North Dakota Pharmacy Ownership Initiative (2014)

From Ballotpedia
Jump to: navigation, search
Voting on
Business Regulation
Business regulation.jpg
Ballot Measures
By state
By year
Not on ballot
The North Dakota Pharmacy Ownership Initiative may appear on the November 4, 2014 ballot in North Dakota as an initiated state statute. The measure, upon voter approval, would remove the requirement that majority ownership in pharmacies in the state be held by registered pharmacists.[1][2]

The measure would change the North Dakota Century Code 43-15-35(e), which was instituted in 1963.[3] The law effectively bans chain retailers, such as Walmart, Target and Walgreens, from operating pharmacies in North Dakota.[4]

The ballot initiative was first proposed in 2009, but a judge rejected the sponsoring group’s signatures due to the absence of the names and addresses of sponsoring committee members alongside the signature petitions.[2] In 2011, the initiative was proposed for a second time. The second attempt was filed by Duane Sand (R), but did not make the ballot.[5] Earlier in 2011, state legislators proposed to amend the state's pharmacy ownership laws.[6] However, the North Dakota House defeated the measure by over 70 percent.[7]

Background

Century Code 43-15-35(e)

The North Dakota Century Code 43-15-35(e) was passed in 1963. The law reads:[3]

The applicant for such permit is qualified to conduct the pharmacy, and is a licensed pharmacist in good standing or is a partnership, each active member of which is a licensed pharmacist in good standing; a corporation or an association, the majority stock in which is owned by licensed pharmacists in good standing; or a limited liability company, the majority membership interests in which is owned by licensed pharmacists in good standing, actively and regularly employed in and responsible for the management, supervision, and operation of such pharmacy.[8]

The requirement of majority stock ownership means that over 50 percent of the ownership of every pharmacy in the state must be owned by a licensed pharmacist or pharmacists.[9]

The code includes four exceptions to the requirement:[9]

  1. Persons who were granted a permit to operate a pharmacy in North Dakota on or before July 1, 1963. CVS Caremark Corporation, for example, is exempted due to this "grandfather clause."
  2. Hospitals furnishing pharmaceutical services to patients in the hospital may be granted a pharmacy permit.
  3. Hospitals may seek a pharmacy permit to operate a retail pharmacy in situations where that pharmacy “is the sole provider of pharmacy services in the community and is a retail pharmacy that was in existence before the hospital took over operations."
  4. Owners of accredited postgraduate medical residency training programs may obtain a permit when their "pharmacy is collocated with and is run in direct conjunction with the postgraduate medical residency training program."

North Dakota is not the only state with a law requiring pharmacies to be partially owned by licensed pharmacists. In Michigan, 25 percent of stock ownership must be held by pharmacists. Stefanie Haarsager, an attorney admitted to practice law in North Dakota, noted, "Currently, the practice of pharmacy in the United States is regulated and controlled by the states and is subject to state police powers." Therefore, “[a] state may regulate the practice of pharmacy in the interest of the public health, safety, and welfare."[9]

Opposition

Opponents

  • North Dakota Pharmacists Association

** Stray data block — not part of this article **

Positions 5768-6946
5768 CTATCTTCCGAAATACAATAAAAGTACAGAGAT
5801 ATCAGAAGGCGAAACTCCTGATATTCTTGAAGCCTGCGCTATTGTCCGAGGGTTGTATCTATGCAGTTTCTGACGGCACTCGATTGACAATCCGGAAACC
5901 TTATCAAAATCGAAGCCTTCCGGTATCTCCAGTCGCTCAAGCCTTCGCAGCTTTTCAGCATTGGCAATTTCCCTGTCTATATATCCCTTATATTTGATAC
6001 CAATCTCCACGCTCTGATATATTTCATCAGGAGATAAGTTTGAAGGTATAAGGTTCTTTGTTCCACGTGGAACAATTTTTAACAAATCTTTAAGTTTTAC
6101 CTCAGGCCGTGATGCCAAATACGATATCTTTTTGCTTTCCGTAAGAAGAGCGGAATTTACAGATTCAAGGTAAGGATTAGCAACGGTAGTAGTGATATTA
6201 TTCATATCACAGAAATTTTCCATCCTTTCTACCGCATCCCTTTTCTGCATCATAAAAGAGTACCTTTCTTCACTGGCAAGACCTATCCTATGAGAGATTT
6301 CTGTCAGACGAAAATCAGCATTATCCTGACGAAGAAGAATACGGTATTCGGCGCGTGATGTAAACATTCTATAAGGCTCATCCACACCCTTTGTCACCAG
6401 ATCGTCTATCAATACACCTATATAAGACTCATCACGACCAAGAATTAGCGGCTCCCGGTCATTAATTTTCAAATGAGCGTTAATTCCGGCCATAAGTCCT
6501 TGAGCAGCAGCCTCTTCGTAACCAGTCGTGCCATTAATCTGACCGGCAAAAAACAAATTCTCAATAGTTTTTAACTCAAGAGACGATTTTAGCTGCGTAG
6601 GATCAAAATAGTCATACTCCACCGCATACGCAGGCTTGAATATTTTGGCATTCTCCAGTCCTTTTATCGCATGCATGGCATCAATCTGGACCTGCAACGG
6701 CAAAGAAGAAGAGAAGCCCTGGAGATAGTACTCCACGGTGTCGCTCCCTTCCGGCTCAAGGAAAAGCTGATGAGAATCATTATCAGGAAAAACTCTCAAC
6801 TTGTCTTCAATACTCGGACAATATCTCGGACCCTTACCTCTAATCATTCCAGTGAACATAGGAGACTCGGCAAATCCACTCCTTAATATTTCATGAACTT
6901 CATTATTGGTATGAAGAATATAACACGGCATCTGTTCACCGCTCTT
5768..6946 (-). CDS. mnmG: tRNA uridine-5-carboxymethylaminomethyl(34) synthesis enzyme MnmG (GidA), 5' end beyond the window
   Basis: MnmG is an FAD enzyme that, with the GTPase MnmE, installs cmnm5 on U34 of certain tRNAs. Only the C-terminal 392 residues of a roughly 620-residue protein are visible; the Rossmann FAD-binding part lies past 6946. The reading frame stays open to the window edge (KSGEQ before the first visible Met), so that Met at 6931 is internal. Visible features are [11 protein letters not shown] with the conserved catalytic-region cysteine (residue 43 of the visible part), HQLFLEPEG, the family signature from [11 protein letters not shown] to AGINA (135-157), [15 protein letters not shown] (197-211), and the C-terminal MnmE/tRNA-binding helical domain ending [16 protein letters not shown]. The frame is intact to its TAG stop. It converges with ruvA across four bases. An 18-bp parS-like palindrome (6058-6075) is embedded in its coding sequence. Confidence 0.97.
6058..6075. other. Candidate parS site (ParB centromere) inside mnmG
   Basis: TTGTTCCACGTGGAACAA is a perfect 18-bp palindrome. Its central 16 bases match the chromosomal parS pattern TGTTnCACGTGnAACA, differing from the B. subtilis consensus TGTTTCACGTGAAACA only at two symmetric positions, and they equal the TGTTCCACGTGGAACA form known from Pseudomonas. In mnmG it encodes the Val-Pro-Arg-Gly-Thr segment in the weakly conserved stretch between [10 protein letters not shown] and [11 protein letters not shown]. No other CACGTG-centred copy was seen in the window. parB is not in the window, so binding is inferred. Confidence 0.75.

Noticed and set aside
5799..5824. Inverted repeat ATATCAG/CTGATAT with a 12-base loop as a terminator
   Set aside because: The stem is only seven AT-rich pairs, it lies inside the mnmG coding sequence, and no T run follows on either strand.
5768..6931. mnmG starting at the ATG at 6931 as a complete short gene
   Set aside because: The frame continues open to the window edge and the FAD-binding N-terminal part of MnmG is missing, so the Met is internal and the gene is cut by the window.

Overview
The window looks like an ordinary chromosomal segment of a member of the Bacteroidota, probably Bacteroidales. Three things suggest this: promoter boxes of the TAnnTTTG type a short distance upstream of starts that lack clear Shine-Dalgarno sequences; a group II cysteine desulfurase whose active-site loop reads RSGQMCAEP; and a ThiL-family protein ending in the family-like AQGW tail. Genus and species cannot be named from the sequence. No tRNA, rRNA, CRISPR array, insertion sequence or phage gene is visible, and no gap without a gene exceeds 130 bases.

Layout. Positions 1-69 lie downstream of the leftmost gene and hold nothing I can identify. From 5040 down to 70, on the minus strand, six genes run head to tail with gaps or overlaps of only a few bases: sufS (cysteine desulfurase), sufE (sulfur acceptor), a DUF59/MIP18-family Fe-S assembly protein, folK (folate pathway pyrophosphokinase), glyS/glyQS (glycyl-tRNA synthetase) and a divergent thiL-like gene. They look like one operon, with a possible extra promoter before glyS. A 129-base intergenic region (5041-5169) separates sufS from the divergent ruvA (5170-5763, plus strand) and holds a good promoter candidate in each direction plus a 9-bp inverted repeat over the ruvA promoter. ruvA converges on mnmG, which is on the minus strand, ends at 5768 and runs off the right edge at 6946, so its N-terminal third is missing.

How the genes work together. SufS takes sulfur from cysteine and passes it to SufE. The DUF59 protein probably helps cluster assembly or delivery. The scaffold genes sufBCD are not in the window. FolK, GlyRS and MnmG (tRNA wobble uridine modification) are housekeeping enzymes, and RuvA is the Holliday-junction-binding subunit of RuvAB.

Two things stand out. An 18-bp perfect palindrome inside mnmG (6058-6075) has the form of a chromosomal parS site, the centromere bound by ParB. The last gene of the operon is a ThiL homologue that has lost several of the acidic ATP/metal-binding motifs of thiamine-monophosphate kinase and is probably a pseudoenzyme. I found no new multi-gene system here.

Arguments

  • Steve Boehning, President of the North Dakota Pharmacists Association, argued that repealing the existing law would not increase competition and consumer choice. He continued, "The exact opposite happens. The market becomes dominated by the three large chains [Walmart, Walgreens and CVS]."[4]

Path to the ballot

See also: Laws governing the initiative process in North Dakota

Currently, initiative supporters are aiming to place their measure on the ballot for November 2014.

2010

In 2010, supporters gathered more than sixty valid signatures in excess of the required number. However, proponents filing the signatures failed to circulate petitions listing the sponsoring committee members. Secretary of State Al Jaeger (R) rejected the initiative, saying, "Since the petitions did not include the names and addresses of the sponsors and were not circulated in their entirety, I have no choice but to stand by my earlier determination that the submitted petitions were insufficient."[10] Eric Thompson, a physician chairing the initiative campaign, called the error "a minor compliance issue" and asked for a reversal in decision.[11] Attorney General Wayne Stenehjem (R) commented on the conflict, stating, "Not circulating the petitions in their entirety is more than a mere technicality. The failure to include the names and addresses of the sponsors raises serious questions regarding the integrity of the initiative process."[12] The dispute eventually culminated in Thompson v. Jaeger before the North Dakota Supreme Court.[13] The court ruled that sponsors of initiatives must disclose the names of persons that serve on the campaign's leadership committee by a unanimous vote on September 7, 2010.[14]

2012

In 2011, the initiative was proposed for a second time for November 2012. The second attempt was filed by Duane Sand (R), who was running for the US Senate. The measure did not make the ballot.[5]

2014

On May 22, 2014, the North Dakota Secretary of State received a draft petition for the initiative. The measure could be approved for circulation on June 3.[2] The initiative's supporters needed to collect a minimum of 13,452 valid signatures by August 6, 2014.

Supporters started submitting signatures on July 18, 2014. They said they collected almost 24,000 signatures.[15]

See also

BallotpediaAvatar bigger.png
Suggest a link

External links

References